What is oral pathology?
The term “pathology” is defined as the study of disease states, so “oral pathology” refers to disease states that are found in the mouth and associated anatomical structures. Patients who have routine dental and medical appointments often have an oral examination as part of their ongoing care. When the physician, dentist, nurse practitioner or dental hygienist finds abnormal appearing oral tissue, the patient is often referred to the oral and maxillofacial surgeon for further evaluation and possible biopsy. Oral pathology conditions are also often found on routine medical and dental x-rays.
What is a biopsy?
A biopsy is a procedure whereby a small, representative sample of the abnormal tissue is removed and submitted to a pathologist for microscopic examination and diagnosis. Many oral tissue biopsies can be performed under local anesthetic alone, but some require IV sedation for maximum comfort, due to the location of the area in question or difficulty in gaining access. After the tissue sample is submitted for examination, the pathologist will issue a written report and diagnosis. Once the diagnosis is obtained, options for further treatment will be discussed between the patient and oral surgeon.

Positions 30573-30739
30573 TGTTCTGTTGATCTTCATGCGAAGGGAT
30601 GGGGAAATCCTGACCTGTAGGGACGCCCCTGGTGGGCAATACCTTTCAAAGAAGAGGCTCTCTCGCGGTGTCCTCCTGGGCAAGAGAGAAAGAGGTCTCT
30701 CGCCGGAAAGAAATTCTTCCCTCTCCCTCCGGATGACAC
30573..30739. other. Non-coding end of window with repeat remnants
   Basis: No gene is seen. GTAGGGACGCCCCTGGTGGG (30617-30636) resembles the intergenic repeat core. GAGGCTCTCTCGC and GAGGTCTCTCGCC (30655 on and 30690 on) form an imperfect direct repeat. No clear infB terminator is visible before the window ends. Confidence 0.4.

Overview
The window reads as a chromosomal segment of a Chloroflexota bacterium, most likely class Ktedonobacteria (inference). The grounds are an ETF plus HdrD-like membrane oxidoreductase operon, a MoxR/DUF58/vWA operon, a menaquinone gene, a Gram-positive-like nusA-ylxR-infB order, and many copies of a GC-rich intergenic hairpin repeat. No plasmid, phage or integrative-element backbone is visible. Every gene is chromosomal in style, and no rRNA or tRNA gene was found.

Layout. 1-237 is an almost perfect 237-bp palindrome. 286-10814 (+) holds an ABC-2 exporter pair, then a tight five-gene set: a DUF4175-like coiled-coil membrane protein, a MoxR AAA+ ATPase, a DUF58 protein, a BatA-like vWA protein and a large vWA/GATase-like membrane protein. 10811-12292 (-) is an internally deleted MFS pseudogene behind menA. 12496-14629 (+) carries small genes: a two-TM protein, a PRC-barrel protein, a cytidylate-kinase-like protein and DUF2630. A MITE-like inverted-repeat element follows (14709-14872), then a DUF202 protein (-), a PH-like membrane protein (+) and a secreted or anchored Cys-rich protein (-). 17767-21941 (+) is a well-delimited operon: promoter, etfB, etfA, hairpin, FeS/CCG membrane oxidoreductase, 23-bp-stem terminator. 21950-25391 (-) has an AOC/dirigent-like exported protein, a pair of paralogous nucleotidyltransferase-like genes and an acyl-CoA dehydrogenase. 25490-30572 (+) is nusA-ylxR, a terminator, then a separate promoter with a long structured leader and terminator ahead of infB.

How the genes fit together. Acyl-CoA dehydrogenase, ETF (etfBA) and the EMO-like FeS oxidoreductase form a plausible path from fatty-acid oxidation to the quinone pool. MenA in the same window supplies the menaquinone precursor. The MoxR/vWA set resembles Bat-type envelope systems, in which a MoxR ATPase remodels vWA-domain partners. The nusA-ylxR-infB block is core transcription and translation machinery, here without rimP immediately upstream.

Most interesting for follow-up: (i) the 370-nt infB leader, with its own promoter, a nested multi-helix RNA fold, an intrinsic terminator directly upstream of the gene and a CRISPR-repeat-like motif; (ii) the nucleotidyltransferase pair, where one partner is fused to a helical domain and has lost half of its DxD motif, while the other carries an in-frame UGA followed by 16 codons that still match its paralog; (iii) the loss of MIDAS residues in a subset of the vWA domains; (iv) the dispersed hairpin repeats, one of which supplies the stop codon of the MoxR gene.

What if I need additional treatment?
After biopsy, additional treatment might include monitoring the condition, surgery to change or remove the condition, or referral to a different surgical specialist for treatment. If your biopsy results in a diagnosis of cancer, you will be referred to the appropriate head and neck cancer specialist. If your biopsy results in a non-cancer diagnosis, then our clinicians will likely manage your additional treatment.